adds. IT is known for that: moves. Michael: And that's a common problem in IT. Bernie: And I've got to have capital costs as number four. And operating efficiency. to make sure that those other pieces hang together against a well-understood statement of requirement. adds. Ease of moves. "Let me just start. That's a really good one to have. yeah – I know everything about power and cooling. and changes.. and changes. what are the three key points that a customer should keep in mind when they're looking to build a business case or an RFP – not to put you on the spot. you never told me in advance you needed that.." Michael: Or. It seems like there's even a step.. They're not working together in a productive way. you'll find that the real estate or facilities organization and the IT organization are kind of at odds.. Michael: But it's funny. Steve: Absolutely. Steve: Absolutely. before you start aligning the construction partners. right? We've all gotten into that mode of..” Steve: “Yeah. if I were to ask you. but that's not a good exercise until we really understand if what we're building actually meets the things that you're going to need over time. 6 . In these environments. They're not used to collaboration. fire. They're blaming each other for the gaps that they're causing in the organization instead of working together to find some comprehensive solution to those problems. but what would the three key points be for a customer who's thinking.. thank you.. “why you need visibility into stuff that's in my domain. and I need to think about. I'll figure out where I'm going after I started. and you never asked me if I had the power and cooling capacity to support them.From the Green IT Innovation Series And they've gone too far down the path and spent a whole bunch of money before they really understand what the base requirements are. Why do you need to get involved in the design aspects?" Right? Michael: So Bernie. and in many cases will stop the project and start all over on: what are the requirements? Because you can continue to throw more money into this hole. "I need to put together a business case and an RFP around a new facility. Michael: That's really impressive. 1. in aligning IT and facilities as partners. it's pretty easy to get into a contentious environment: "Well. Bernie: OK. not just in facilities." Michael: “Ready.. aim!” Steve: Exactly – not a good approach. You mentioned weak collaboration between partners. Michael: You know what? I'll give you a fourth. And in many cases. It's a common problem for all of us." Bernie: Scalability.000 blade servers landed on the loading docks.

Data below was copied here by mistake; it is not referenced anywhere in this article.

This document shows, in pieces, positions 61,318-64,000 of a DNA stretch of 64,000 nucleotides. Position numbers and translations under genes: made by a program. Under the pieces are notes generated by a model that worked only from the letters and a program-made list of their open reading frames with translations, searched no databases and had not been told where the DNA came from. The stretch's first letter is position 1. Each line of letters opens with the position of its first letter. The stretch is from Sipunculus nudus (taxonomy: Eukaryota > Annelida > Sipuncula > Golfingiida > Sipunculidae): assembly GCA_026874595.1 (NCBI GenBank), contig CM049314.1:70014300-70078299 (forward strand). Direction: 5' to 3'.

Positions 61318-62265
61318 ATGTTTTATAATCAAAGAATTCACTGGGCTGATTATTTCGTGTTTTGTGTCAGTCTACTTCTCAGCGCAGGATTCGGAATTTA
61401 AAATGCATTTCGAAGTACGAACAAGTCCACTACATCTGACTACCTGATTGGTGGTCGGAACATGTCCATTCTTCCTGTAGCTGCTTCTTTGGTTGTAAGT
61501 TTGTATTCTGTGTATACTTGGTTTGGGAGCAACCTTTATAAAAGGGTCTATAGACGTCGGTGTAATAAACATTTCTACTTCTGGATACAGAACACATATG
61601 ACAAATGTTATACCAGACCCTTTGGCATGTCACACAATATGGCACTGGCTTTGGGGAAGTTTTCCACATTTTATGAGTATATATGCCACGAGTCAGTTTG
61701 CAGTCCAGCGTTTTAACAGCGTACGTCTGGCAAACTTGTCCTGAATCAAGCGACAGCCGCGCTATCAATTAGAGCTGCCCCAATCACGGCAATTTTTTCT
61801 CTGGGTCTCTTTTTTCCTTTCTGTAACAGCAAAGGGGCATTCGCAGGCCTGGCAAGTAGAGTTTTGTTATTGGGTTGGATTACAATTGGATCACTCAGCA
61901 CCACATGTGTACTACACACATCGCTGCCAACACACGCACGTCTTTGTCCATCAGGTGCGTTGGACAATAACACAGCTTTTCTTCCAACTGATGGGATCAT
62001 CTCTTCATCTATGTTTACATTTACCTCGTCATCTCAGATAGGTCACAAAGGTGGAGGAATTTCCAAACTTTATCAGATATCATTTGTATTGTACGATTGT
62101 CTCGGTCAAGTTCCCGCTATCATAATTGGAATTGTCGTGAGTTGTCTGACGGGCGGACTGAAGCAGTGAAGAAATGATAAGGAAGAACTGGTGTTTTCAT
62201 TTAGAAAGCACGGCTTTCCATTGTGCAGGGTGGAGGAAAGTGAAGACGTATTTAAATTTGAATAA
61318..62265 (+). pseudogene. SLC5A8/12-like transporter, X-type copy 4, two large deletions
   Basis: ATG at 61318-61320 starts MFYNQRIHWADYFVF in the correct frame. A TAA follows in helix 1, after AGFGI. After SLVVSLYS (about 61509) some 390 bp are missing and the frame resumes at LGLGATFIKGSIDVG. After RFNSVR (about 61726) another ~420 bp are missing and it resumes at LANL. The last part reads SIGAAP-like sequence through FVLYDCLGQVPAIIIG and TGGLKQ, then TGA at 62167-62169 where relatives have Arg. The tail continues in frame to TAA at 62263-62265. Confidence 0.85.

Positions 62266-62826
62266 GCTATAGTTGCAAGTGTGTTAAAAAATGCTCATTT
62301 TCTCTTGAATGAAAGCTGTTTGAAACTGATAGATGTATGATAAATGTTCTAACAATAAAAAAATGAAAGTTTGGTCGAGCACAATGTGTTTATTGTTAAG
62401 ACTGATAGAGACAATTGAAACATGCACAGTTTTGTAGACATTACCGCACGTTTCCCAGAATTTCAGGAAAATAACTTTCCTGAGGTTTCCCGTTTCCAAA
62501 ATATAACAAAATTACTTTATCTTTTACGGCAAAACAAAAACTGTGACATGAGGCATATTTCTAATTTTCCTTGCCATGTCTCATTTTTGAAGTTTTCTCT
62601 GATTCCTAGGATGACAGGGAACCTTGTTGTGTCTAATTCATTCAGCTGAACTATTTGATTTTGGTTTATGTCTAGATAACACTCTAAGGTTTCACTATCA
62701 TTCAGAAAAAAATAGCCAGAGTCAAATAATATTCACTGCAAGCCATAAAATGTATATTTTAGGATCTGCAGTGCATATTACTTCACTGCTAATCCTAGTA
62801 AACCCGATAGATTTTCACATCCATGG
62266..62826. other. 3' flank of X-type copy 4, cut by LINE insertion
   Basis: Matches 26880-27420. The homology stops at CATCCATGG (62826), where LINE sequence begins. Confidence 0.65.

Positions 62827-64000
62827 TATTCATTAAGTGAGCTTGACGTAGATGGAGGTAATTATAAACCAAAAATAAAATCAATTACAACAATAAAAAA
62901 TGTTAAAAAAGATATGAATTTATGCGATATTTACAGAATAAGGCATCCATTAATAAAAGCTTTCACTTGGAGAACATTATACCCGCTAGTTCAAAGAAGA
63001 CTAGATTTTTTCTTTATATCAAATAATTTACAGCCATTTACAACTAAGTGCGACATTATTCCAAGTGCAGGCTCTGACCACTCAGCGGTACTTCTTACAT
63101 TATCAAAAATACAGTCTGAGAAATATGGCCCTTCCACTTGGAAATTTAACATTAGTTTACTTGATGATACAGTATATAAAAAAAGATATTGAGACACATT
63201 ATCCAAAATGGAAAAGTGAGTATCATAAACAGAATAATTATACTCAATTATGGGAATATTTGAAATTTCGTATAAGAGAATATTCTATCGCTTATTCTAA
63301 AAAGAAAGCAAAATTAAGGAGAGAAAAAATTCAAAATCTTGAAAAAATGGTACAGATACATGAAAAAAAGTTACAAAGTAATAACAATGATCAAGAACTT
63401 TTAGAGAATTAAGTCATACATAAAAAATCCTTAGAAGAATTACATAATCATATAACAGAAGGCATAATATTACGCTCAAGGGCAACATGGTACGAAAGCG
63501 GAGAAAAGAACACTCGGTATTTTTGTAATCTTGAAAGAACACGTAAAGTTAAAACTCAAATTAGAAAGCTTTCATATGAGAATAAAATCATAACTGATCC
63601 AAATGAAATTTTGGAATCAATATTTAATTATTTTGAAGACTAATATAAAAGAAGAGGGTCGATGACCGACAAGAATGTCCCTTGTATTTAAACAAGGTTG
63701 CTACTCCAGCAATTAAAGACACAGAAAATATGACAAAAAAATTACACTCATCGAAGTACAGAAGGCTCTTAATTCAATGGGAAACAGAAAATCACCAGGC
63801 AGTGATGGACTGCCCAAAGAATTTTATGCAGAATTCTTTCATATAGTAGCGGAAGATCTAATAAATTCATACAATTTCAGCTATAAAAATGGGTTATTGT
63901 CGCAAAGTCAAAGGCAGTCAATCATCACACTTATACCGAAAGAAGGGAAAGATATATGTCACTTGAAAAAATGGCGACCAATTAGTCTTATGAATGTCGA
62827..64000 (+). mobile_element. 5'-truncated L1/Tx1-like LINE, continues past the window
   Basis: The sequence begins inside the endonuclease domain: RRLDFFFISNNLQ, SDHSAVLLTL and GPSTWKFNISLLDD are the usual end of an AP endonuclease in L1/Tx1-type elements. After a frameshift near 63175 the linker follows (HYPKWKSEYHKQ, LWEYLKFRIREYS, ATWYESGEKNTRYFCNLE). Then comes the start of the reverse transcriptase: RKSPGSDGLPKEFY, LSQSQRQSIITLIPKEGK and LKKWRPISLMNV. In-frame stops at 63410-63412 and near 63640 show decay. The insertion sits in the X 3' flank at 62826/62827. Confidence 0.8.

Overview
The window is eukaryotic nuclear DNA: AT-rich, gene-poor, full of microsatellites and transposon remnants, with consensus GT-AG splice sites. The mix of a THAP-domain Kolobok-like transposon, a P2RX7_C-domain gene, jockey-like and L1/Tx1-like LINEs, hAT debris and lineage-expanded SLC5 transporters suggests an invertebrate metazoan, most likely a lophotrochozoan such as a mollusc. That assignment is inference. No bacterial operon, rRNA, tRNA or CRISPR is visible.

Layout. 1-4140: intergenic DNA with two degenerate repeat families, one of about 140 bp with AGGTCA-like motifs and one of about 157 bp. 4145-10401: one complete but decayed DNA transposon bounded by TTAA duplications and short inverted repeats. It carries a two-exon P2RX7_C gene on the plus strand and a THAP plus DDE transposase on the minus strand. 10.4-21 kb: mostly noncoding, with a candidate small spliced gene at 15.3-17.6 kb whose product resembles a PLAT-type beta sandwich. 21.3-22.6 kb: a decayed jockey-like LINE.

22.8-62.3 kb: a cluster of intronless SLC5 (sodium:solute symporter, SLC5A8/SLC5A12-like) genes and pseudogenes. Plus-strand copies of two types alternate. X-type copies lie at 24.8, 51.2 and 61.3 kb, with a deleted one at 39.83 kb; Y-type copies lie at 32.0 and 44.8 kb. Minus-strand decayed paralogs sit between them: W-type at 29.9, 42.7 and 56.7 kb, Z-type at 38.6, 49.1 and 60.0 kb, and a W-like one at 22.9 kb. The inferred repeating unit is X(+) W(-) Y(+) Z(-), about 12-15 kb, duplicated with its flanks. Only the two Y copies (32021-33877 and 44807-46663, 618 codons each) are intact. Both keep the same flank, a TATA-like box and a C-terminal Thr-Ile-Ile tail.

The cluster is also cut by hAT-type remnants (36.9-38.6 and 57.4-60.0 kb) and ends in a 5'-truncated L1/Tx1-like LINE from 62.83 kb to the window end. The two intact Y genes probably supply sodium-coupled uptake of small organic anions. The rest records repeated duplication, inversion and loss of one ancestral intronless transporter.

10.. 7 . Steve: Yeah. so that you can add this new capability at the lowest possible cost instead of. I mean. I mean. There's not one client I've ever visited that's built a data centre to last 20 years that hasn't had to go back and retrofit. think of it…the future is really unknown.From the Green IT Innovation Series Michael: Steve. the ability to predict where computing models are going.. so that you're not disrupting your facilities. Let me put it this way. So why not spend the money up front. is this flexibility. with the internal expertise. 20 years? I wouldn't take those bets. is an element that. in essence. if I were to put you on the same spot. which we think is provided through modular design. and so I'd support Bernie's elements. over the next 5.. so that you're not pulling the building apart. And this whole flexibility. 15. because we can't. Our ability to predict the growth of any one of our businesses. the statement of requirements. the weak collaboration. operating and capital costs are clearly critical. in terms of getting the design right. starting all over from scratch with a retrofit? And so we think that's what modular design really offers clients.. And flexibility. I mean. that we could predict them accurately. and that's more of a why projects fail versus what they need to focus on in the requirements. you just did give me three. the ability to predict where technology is going.